Today, April 7th, is World Health Day.
This year, the World Health Organization (WHO) stresses the importance of taking urgent action to keep humans and the planet healthy.
World Health Day 2022 focuses on the impact of the link between the health of the planet and the health of humans. The WHO estimates that, every year, more than 13 million deaths occur worldwide due to preventable environmental causes, with climate change at the forefront.
Scientific research is essential to find solutions to trigger the necessary changes that will help us live in a cleaner, safer, and healthier world. Over the years, the Instituto de Saúde Pública da Universidade do Porto (ISPUP) has, in countless ways, contributed to the production of knowledge in the area of environmental health.
We present some of the published articles:
In this study, the authors assessed whether there was a relationship between proximity to green and blue spaces (sea and rivers) and the cognitive performance of children at 10 years of age. A total of 3827 Portuguese children living in the Metropolitan Area of Porto and participating in the ISPUP cohort, Generation XXI, were surveyed.
This study assessed whether children who had always lived in areas with a greater amount of vegetation or close to rivers or the sea had, at the age of 10, less allergic sensitisation – an outcome strongly associated with the development of allergic and respiratory diseases. The research involved 730 Portuguese children, resident in the Metropolitan Area of Porto, and participants in the ISPUP cohort, Generation XXI.
In this study, the ISPUP researchers sought to assess the effect of early exposure to green spaces and species richness in urban habitats on the development of allergic diseases and asthma in children. A sample of 1050 children from the Municipality of Porto, belonging to the longitudinal study Generation XXI.
This research sought to investigate whether contact with natural spaces was an important factor for the mental health of Portuguese and Spanish citizens during the first lockdown, motivated by the COVID-19 pandemic. To carry out the study, the researchers sent out an online survey to more than 3,000 individuals (1638 Portuguese and 1519 Spanish).
In this study, the researchers analysed the impact of exposure to green areas in eight biological markers of physiological dysregulation in about 3100 children, aged 7 years old, belonging to the ISPUP longitudinal study Generation XXI.
In this article, the authors intended to investigate if the green spaces in the Porto municipality were equally distributed throughout the city. For this, the authors made a survey of public green spaces and open access spaces in the municipality and evaluated the quality of these areas.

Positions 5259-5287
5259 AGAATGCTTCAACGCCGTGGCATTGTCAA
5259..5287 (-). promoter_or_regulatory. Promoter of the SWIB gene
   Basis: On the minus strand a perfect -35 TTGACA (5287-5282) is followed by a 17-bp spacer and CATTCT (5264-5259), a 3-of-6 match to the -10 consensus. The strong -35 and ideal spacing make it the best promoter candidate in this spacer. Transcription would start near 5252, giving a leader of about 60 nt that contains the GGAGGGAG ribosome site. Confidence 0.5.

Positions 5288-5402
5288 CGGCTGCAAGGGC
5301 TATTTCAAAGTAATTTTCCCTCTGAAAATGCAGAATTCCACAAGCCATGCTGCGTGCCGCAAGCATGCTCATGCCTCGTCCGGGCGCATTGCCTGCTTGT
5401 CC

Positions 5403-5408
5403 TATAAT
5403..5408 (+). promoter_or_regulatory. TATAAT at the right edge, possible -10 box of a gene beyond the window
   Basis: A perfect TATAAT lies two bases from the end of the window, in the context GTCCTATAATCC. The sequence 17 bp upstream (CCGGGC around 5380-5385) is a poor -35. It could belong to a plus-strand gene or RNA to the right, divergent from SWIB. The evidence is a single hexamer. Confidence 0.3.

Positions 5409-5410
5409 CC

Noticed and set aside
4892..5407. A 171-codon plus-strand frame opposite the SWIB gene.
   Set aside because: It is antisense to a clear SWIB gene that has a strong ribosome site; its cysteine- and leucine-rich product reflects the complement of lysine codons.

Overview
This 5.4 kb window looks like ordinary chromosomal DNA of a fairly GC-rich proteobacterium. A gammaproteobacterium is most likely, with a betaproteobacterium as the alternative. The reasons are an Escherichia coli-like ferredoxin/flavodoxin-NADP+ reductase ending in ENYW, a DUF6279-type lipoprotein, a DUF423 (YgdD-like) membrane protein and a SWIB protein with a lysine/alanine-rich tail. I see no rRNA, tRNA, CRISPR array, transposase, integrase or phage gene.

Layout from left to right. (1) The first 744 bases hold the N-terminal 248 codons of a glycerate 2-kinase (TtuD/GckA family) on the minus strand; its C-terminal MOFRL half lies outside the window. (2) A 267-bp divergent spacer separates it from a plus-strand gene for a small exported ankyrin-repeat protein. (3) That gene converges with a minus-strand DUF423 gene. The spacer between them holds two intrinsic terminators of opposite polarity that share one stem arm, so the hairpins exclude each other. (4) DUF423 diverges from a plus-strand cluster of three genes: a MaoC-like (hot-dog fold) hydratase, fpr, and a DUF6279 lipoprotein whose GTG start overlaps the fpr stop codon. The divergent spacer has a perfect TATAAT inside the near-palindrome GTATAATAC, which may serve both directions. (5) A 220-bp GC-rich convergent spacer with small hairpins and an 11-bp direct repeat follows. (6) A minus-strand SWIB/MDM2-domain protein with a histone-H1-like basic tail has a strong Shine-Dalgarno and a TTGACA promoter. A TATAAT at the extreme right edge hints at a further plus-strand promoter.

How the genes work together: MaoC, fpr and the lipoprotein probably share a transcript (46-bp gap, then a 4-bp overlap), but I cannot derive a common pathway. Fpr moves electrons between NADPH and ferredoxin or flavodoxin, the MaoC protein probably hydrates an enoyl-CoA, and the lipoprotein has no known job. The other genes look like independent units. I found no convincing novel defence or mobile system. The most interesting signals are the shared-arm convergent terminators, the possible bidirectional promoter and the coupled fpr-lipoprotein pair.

This paper studied the impact of exposure to endocrine disruptors on children’s respiratory health, specifically assessing the effect of exposure to these chemicals on the development of allergic rhinitis, one of the risk factors for the occurrence of asthma. The research evaluated 845 children from 20 schools in the city of Porto, attending the 3rd and 4th school years, through a self-administered questionnaire and a clinical and physical evaluation performed by the researchers.
In this international study, the researchers used empirical data from 732 cities in 43 countries to estimate the impact of additional heat exposure resulting from human-induced climate change on mortality during the period between 1991 and 2018. The aim of the research was to investigate whether heat-related deaths during the hot season could be attributed to anthropogenic climate change.
In this study, carried out during the 2017 forest fire season, aggravated by the passage of storm Ophelia in Portugal, ISPUP researchers studied the trajectory of particulate matter resulting from the fires, in order to find out whether it reached more distant countries. They also tried to understand if the mortality of the Portuguese population had suffered a variation throughout the month of October due to the particles that resulted from the forest fires and the dust from the Sahara Desert.
This study, conducted within the international NeoGene project: Impact of transplacental exposure to tobacco smoke on newborn DNA. Assessment of genetic damage and epigenetic changes, assessed the levels of ultrafine particles, PM2.5 e PM10, in the indoor air and outdoor surroundings of 65 homes in the Metropolitan Area of Porto, in the years 2018 and 2019, identifying the characteristics of the buildings and the main sources of pollution.
In this investigation, the lung deposition of ultrafine particles, PM2.5 e PM10, was simulated in the lungs of women and newborn children living in houses in the Metropolitan Area of Porto.
In this article, the authors studied whether the type of trees around schools affected airway inflammation in children, which is associated with symptoms such as difficulty breathing, dry cough and wheezing.